it is interesting when we talk to farmers in Australia.  Most dont want to make it themselves but to buy it.  If you can provide a biochar based fertiliser of animal feed char that makes them a profit they probably will pay up to 30% over a based fertiliser cost if they can see an improvement in their soils as well as yields.

We are working on a really neat organic high N and P fertiliser usign  an invasive species of fish (carp) that has taken over our rivers.  They are being culled and then hydrolysed.  The company i work with mixes minerals and biochar with the extract to make a great fertiliser.

There are many ways to make cost effective biochar based fertilisers.

Regards
Stephen

On Mon, Feb 15, 2021 at 10:33 PM Tomaso Bertoli - CISV <tomaso.bertoli@...> wrote:

Stephen

 

Thanks for the more detailed explanation about cation and anion capacity

 

Industrially “produced” and “commercialized” biochar has a high price … but many (auto) produce biochar at much lower perceived cost (discounting one’s own labor)

 

Therefore promoting and valuing the NPK adsorption capacity of untreated char is in a different market \ mindset from the one you are pursuing

 

Tomaso

 

Da: main@Biochar.groups.io <main@Biochar.groups.io> Per conto di Stephen Joseph
Inviato: sabato 13 febbraio 2021 21:26
A: main@biochar.groups.io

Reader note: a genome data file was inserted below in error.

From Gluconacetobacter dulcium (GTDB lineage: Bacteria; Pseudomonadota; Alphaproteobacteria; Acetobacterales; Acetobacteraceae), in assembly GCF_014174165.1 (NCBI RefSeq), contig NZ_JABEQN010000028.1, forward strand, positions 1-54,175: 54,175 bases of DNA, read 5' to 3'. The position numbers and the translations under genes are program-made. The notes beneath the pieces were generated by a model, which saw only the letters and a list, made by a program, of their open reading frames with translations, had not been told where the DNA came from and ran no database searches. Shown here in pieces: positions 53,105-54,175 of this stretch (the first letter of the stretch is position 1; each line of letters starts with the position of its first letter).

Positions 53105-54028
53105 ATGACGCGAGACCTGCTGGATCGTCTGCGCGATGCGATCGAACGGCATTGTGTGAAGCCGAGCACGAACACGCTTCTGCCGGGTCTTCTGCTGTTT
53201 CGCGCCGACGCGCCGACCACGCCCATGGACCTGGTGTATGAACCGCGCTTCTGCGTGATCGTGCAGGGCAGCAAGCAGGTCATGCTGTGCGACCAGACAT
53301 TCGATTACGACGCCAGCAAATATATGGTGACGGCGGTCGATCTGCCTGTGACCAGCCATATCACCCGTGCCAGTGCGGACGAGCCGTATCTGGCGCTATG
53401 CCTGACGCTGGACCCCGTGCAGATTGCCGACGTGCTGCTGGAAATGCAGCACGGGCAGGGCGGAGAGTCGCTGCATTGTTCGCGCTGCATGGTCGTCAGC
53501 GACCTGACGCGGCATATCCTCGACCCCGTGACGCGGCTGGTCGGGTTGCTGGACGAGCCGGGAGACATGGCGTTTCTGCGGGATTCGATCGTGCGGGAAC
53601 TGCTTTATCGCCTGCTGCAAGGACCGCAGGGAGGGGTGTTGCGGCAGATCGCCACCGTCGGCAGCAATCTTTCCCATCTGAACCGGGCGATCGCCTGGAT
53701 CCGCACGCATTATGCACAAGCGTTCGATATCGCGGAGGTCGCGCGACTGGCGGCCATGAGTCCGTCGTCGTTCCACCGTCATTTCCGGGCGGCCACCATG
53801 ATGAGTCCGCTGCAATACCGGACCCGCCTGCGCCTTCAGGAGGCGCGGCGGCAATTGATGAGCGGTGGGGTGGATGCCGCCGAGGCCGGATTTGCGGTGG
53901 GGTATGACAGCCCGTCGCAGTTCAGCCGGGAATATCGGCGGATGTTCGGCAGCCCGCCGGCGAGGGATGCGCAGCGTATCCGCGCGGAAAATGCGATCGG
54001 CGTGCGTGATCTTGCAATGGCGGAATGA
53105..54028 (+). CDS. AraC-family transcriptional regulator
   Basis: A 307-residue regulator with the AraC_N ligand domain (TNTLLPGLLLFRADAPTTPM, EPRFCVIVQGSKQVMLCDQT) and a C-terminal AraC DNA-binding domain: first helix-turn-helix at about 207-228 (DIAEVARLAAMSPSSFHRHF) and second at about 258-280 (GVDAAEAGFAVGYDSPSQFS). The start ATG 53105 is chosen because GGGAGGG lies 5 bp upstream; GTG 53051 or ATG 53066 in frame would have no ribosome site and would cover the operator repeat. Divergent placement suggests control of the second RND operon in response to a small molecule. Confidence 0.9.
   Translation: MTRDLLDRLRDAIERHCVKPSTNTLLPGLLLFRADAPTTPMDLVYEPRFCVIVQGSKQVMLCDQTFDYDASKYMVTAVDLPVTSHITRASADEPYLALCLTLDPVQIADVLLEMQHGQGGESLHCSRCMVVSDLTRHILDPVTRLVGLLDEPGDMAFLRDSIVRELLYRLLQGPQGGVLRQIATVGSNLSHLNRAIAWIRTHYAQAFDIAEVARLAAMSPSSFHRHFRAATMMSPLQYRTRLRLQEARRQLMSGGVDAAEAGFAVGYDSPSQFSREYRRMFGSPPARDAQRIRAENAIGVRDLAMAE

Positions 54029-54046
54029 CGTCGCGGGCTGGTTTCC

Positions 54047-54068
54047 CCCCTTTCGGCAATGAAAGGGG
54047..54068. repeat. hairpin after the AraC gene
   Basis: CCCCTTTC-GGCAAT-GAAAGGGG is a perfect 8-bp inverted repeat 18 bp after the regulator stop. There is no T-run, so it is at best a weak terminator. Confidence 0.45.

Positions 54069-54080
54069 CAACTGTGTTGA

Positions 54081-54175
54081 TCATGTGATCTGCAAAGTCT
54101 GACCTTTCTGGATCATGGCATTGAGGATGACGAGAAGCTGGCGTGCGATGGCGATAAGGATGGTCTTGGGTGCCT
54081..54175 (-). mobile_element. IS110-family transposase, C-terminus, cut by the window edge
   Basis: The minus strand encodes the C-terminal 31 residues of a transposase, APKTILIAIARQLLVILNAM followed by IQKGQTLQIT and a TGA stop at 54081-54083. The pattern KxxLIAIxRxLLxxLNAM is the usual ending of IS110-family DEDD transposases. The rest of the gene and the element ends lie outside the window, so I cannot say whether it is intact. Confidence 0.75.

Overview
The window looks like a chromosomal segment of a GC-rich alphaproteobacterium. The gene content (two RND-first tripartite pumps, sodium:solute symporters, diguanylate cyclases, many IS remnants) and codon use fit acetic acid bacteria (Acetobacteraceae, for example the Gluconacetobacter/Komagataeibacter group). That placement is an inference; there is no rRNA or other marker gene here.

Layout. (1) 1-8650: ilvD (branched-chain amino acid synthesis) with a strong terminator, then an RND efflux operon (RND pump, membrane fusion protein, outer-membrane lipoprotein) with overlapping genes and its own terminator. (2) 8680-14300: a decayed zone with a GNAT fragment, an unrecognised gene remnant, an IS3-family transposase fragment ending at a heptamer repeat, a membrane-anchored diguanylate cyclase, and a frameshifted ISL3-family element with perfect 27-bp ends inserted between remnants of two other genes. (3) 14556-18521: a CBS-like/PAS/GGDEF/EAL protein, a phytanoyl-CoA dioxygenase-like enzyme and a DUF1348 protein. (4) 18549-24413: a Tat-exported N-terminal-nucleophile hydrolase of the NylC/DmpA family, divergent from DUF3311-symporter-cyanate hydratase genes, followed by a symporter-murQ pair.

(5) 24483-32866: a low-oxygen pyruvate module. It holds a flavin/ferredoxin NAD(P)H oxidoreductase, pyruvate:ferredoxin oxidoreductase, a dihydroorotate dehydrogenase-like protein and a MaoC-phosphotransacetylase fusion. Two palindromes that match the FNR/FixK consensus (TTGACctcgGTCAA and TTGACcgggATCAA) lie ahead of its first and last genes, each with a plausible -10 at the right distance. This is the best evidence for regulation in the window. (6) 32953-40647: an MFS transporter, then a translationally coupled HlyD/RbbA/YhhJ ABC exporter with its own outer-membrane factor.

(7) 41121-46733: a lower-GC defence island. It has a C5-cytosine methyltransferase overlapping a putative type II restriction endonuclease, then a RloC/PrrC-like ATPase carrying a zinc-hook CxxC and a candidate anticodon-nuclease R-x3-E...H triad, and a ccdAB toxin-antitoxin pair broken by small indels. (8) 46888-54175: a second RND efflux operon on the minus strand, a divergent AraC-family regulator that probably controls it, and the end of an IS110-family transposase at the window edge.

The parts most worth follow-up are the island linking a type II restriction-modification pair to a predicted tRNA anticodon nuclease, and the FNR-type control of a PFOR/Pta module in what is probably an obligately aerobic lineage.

Oggetto: Re: [Biochar] Need Help with Biochar in ag/water management

 

Hi Tomaso

 

Biochar is much more expensive than the minerals in the enrich version in the Australian context.  Most biochrs here (except for SIMCOA sell for over $ Aus1000/tonne.  Even in China in the large plants it sells for over $600/tonne.

You can buy most minerals in bulk for less than this.

 

But we know for increase anion exchange capacity you need to add minerals and/or acidify.  See Joseph 


Limits to Dihydrogen Incorporation into Electron Sinks Alternative to Methanogenesis in Ruminal Fermentation 

Joseph S., Kammann C. I., Shepherd J. G., Conte P., Schmidt H-P., N. Hagemann, A. M. Rich, C. E. Marjo, J. Allan, P. Munroe, D.R.G. Mitchell, S. Donne, K. Spokas and E. R. Graber (2017) Microstructural and associated chemical changes during the composting of a high temperature biochar: Mechanisms for nitrate, phosphate and other nutrient retention and release . STOTEN , 618, 1210–1223

Regards

Stephen

 

On Sat, Feb 13, 2021 at 9:30 PM Tomaso Bertoli - CISV <tomaso.bertoli@...> wrote:

Stephen 

 

Very interesting 

 

Have you studied the efficacy of just biochar without the enrichment that probably increases significantly the cost of the process 

 

200 kg of chipped hemp fibre were used as the feedstock to produce the enriched biochar. Hemp was chosen as a biochar feedstock due to its porous structure enhancing its ability to adsorb. 

  • 20 kg of hematite(Fe2O3),